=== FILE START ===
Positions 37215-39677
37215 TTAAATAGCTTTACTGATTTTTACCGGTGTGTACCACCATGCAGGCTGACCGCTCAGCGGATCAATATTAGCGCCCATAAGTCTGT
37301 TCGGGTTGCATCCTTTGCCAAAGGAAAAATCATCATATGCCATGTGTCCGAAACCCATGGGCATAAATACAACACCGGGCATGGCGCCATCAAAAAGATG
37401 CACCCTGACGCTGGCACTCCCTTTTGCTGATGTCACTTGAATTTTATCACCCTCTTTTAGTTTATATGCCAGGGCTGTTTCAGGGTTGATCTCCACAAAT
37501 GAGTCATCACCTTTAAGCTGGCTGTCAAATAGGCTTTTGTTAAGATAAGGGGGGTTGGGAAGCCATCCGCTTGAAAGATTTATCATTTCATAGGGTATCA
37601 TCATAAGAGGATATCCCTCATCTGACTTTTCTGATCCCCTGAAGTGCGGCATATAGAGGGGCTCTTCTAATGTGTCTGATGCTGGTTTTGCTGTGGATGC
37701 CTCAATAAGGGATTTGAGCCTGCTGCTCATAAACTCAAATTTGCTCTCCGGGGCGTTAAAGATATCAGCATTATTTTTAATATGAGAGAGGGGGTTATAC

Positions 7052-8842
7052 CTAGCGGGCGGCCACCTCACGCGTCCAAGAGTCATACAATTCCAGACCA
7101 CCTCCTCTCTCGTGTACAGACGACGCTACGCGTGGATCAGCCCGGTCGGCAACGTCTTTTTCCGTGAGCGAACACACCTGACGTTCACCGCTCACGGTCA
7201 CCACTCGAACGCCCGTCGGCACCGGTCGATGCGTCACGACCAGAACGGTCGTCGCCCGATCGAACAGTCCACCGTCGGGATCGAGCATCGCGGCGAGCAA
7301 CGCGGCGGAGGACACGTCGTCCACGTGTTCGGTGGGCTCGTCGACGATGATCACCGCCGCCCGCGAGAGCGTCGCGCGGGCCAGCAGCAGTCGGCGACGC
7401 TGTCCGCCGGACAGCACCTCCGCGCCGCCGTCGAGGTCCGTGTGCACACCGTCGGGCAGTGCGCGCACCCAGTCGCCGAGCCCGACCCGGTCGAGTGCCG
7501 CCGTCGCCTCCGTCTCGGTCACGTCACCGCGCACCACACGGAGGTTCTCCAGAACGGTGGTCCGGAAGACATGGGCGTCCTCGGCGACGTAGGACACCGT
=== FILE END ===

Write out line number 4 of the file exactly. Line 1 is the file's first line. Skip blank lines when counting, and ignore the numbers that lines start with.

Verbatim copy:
37401 CACCCTGACGCTGGCACTCCCTTTTGCTGATGTCACTTGAATTTTATCACCCTCTTTTAGTTTATATGCCAGGGCTGTTTCAGGGTTGATCTCCACAAAT